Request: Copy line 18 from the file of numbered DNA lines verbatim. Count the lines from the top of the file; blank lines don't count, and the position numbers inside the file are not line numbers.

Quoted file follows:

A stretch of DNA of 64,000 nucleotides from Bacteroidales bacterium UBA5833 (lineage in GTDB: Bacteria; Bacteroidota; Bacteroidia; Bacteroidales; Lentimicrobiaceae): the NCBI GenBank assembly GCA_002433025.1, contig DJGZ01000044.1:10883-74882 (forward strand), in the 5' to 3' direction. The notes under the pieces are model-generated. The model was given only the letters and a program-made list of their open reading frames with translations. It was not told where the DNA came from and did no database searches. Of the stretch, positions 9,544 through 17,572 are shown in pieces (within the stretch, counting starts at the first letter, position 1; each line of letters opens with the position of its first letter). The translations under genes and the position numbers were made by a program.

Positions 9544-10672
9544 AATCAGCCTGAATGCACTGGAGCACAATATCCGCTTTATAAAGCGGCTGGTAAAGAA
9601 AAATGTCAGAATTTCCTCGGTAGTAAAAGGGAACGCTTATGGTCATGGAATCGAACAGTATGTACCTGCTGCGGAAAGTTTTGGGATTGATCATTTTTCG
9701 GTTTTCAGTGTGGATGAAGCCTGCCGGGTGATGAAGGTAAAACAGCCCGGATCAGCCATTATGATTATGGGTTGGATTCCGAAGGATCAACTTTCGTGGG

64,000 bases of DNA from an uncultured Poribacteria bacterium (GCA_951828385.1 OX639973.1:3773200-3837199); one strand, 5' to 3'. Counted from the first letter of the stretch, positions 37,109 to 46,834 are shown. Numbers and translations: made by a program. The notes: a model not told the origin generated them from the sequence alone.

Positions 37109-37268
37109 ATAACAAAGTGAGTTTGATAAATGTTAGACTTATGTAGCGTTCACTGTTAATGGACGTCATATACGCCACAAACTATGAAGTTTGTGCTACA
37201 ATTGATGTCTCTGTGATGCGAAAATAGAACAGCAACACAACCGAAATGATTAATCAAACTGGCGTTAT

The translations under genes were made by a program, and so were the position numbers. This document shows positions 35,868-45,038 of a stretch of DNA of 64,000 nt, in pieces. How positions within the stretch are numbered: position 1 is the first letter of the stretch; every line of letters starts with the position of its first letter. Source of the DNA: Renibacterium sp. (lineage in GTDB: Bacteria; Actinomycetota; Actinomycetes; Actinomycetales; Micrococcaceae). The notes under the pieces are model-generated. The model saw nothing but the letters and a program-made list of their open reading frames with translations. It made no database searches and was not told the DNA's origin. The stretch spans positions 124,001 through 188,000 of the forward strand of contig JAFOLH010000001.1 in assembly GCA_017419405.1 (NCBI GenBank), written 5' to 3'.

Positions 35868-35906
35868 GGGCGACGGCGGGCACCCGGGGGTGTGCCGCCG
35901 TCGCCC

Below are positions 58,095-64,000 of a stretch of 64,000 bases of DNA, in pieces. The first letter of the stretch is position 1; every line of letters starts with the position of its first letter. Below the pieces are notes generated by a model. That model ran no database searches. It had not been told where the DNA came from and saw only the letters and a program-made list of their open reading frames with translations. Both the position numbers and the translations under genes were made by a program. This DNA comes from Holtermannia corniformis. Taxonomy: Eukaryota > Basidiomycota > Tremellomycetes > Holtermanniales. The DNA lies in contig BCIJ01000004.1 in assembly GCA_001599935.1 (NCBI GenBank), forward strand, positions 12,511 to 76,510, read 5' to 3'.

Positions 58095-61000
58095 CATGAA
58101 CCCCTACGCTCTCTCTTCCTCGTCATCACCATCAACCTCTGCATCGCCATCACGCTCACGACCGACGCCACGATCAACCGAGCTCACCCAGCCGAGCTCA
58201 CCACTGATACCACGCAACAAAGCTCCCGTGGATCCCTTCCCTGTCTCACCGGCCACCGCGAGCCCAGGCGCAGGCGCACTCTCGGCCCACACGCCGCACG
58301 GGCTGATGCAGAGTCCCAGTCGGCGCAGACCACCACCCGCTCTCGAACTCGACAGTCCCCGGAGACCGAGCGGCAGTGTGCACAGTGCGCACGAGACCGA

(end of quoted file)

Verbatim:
58201 CCACTGATACCACGCAACAAAGCTCCCGTGGATCCCTTCCCTGTCTCACCGGCCACCGCGAGCCCAGGCGCAGGCGCACTCTCGGCCCACACGCCGCACG